Emplaced social vulnerability to technological disasters: Southeast Louisiana and the BP Deepwater Horizon oil spill
BP oil spill, Vulnerability, Disaster, Community
We examine the relationship between emplaced social vulnerability and impacts on mental health following the BP Deepwater Horizon oil spill. Through joint analysis of data from Community Oil Spill Survey and US Census Bureau products, a place-based index of social vulnerability is developed to examine how emplaced characteristics engender unique susceptibility to the disaster, with specific attention on the influence of natural resource employment and community sentiment. Results show negative mental health impacts to be more pronounced at baseline compared to later time points and that shifts in negative mental health were not uniform for localities with divergent levels of social vulnerability, where places identified with high levels of social vulnerability the effectiveness of attributes associated with resilience were muted, while the effect of vulnerability attributes was amplified. These findings contribute to the understanding of vulnerability as a multidimensional concept shaped by the social attributes that characterize people and places.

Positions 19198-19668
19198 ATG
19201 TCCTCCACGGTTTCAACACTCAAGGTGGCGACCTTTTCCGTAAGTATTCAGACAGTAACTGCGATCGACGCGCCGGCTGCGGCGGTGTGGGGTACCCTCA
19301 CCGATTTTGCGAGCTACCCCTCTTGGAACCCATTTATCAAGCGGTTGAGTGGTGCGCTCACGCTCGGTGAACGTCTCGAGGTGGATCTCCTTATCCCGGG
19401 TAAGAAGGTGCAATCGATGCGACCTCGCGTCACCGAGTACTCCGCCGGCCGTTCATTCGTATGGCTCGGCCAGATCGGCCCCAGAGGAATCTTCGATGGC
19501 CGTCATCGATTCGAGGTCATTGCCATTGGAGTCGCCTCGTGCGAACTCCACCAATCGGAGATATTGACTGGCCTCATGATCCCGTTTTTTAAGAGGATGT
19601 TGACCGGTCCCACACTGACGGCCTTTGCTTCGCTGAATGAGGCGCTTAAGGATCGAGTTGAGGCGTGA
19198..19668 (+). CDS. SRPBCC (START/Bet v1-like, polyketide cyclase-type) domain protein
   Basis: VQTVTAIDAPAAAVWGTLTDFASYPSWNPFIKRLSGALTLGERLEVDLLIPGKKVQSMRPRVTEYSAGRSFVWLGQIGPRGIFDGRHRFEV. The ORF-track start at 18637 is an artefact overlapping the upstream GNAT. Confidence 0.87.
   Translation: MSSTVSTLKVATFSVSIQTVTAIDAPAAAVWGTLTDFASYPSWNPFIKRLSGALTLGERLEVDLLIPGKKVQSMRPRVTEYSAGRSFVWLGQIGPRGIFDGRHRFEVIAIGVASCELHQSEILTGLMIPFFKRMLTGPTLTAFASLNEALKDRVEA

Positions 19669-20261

Original Publication Citation
Cope, Michael R. and Tim Slack. 2017. “Emplaced Social Vulnerability to Technological Disasters: Southeast Louisiana and the BP Deepwater Horizon Oil Spill.” Population and Environment, 38(3): 217-241.
BYU ScholarsArchive Citation
Cope, Michael James and Slack, Tim, "Emplaced social vulnerability to technological disasters: Southeast Louisiana and the BP Deepwater Horizon oil spill" (2016). Faculty Publications. 3263.
Family, Home, and Social Sciences
© Springer Science+Business Media New York 2016